Conversation Piece, July 15, 2018

A weekly series.

Conversation Piece

Enjoy our Sunday series, Conversation Piece, a NUVO–curated digest of things on the Internet we think you’ll want to talk about.

Space stinks. During a meteorite research and recovery trip to the Antarctic, Mars Curiosity rover team member Nina Lanza realized that the cold tundra environment was lacking a feature she usually took for granted: scent. Lanza’s revelation lead her to team up with scientist Tanya Harrison at Arizona State University, who is currently working on a very smelly project—she and her team are trying to capture the smell of space from meteorites, moon dust, and even gaseous space clouds. The team is also working on an incredible project to preserve the smells of Earth for future interstellar travellers, whose ships could host a smell lab carrying terrestrial memories in scent vials. Read more, here.

It’s in the bag. When the dog days of summer roll around, there’s no better treat to indulge in than cold, creamy ice cream. Unfortunately, that often means you’re in for a long lineup around the block at your local parlour. Never fear—The New Yorker has a fool-proof method for whipping up homemade ice cream that forgoes the clunky ice cream maker in favour of a Ziplock bag. Get the recipe, here.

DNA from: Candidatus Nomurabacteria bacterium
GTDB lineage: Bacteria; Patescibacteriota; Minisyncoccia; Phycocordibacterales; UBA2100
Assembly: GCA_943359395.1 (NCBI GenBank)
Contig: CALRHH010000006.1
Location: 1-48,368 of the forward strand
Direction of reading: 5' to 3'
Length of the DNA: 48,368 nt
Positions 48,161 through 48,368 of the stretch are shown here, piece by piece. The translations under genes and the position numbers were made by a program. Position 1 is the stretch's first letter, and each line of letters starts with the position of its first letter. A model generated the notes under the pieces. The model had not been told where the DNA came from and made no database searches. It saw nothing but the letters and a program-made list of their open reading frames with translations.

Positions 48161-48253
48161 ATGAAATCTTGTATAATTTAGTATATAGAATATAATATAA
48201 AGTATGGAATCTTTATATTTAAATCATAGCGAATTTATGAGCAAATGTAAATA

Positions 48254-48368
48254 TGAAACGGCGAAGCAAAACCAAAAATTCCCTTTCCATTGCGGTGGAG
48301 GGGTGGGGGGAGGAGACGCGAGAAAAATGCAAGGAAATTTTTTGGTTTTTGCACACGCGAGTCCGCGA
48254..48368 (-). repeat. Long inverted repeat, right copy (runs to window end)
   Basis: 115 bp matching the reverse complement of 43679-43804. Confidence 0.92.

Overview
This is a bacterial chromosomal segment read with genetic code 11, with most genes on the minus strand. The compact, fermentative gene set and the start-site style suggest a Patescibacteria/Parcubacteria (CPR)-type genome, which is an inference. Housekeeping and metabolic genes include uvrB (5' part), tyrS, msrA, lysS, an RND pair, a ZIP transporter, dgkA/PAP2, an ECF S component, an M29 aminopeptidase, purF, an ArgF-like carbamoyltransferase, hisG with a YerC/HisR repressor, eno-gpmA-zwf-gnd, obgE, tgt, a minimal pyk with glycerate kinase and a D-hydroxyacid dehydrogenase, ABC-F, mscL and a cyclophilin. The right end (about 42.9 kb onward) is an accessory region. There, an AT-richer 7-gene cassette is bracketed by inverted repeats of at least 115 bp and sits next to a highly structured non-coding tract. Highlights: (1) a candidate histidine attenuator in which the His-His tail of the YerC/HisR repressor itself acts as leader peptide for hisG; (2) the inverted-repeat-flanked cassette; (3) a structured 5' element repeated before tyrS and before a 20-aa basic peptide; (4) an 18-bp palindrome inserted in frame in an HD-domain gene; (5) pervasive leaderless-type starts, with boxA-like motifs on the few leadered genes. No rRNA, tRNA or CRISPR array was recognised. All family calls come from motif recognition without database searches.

Won’t you be my neighbour? For more than 30 years, Fred Rogers captivated children with his educational TV show, Mister Rogers. In addition to sharing the magic of make-believe, Rogers promoted messages of self-acceptance and kindness that challenged traditional expectations of masculinity. His encouragement of all children, especially boys, to express their feelings was revolutionary. In her essay for Hazlitt, writer Soraya Roberts reflects on the impact the beloved television personality had on not just children’s programming, but the young male viewers that have now become adults. Read more, here.

The Bake-Off boom. Top Chef. Master Chef. Iron Chef. The past decade has seen a meteoric rise in reality TV cooking competitions—and while some shows piggyback on the success of their more successful counterparts, others lead the way. Perhaps no greater example is The Great British Bake Off. For 1843 magazine, Tim Smith-Laing delves into the widespread appeal of the baking competition show. Read more, here.


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